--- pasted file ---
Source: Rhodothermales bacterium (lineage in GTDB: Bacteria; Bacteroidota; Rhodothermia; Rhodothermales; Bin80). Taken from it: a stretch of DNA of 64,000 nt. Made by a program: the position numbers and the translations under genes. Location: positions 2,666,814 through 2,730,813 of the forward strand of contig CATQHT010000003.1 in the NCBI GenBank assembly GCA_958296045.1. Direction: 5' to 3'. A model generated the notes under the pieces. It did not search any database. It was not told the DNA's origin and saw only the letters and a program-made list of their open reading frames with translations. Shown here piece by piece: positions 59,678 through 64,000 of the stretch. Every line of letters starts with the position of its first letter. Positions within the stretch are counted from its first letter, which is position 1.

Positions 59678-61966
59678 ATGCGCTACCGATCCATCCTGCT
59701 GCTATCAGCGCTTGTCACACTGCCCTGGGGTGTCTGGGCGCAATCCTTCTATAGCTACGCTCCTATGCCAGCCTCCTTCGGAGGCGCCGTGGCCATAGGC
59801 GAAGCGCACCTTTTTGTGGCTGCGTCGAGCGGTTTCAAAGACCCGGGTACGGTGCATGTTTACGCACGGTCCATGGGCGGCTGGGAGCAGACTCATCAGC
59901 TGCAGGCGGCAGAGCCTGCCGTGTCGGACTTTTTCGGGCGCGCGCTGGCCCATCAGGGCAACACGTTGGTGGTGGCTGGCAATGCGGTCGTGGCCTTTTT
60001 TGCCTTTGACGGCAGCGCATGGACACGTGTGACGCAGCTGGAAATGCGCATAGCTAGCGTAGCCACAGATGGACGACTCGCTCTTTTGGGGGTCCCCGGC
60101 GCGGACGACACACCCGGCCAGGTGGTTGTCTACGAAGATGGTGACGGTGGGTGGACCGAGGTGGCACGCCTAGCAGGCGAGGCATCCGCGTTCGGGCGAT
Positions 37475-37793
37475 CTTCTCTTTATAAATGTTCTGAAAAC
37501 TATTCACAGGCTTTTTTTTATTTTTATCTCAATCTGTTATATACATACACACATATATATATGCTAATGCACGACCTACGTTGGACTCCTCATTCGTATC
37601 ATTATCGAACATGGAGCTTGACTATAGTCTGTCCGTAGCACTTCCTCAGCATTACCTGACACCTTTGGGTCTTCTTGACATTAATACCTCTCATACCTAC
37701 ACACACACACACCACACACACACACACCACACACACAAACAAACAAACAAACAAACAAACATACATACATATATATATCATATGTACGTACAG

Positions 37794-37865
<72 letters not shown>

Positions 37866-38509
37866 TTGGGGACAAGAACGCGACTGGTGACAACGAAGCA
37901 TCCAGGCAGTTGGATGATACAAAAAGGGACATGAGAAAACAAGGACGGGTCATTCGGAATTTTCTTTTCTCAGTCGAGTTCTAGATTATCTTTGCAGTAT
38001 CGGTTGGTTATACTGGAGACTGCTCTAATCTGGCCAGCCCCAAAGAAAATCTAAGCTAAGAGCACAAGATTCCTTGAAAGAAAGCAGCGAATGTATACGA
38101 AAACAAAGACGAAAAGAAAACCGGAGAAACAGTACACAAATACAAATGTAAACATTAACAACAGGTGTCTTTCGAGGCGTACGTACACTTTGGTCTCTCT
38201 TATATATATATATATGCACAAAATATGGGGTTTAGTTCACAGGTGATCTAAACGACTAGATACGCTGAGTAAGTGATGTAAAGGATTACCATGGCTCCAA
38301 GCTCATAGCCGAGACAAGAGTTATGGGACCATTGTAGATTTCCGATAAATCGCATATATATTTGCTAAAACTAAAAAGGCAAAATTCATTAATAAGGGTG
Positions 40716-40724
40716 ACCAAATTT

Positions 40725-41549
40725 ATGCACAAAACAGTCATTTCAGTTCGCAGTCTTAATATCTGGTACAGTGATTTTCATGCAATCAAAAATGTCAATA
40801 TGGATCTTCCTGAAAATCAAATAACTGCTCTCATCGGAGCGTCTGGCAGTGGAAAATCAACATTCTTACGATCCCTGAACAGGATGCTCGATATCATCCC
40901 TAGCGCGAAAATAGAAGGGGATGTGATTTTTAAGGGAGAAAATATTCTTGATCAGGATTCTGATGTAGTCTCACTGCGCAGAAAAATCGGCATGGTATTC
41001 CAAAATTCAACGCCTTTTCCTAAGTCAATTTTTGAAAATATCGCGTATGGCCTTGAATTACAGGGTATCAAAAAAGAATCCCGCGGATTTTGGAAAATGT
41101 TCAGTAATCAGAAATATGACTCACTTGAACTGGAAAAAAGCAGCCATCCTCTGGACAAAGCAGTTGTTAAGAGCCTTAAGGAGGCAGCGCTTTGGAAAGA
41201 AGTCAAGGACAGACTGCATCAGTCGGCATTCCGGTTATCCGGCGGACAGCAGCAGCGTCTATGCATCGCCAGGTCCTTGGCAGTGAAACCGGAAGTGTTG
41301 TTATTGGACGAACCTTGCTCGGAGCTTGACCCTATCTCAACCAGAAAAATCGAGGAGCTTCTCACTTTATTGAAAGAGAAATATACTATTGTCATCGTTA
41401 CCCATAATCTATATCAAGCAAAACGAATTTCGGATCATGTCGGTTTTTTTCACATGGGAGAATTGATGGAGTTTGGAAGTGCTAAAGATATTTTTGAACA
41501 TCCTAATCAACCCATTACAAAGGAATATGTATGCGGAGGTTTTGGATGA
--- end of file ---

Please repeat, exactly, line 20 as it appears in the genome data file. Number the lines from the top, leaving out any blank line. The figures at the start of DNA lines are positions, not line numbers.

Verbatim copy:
38101 AAACAAAGACGAAAAGAAAACCGGAGAAACAGTACACAAATACAAATGTAAACATTAACAACAGGTGTCTTTCGAGGCGTACGTACACTTTGGTCTCTCT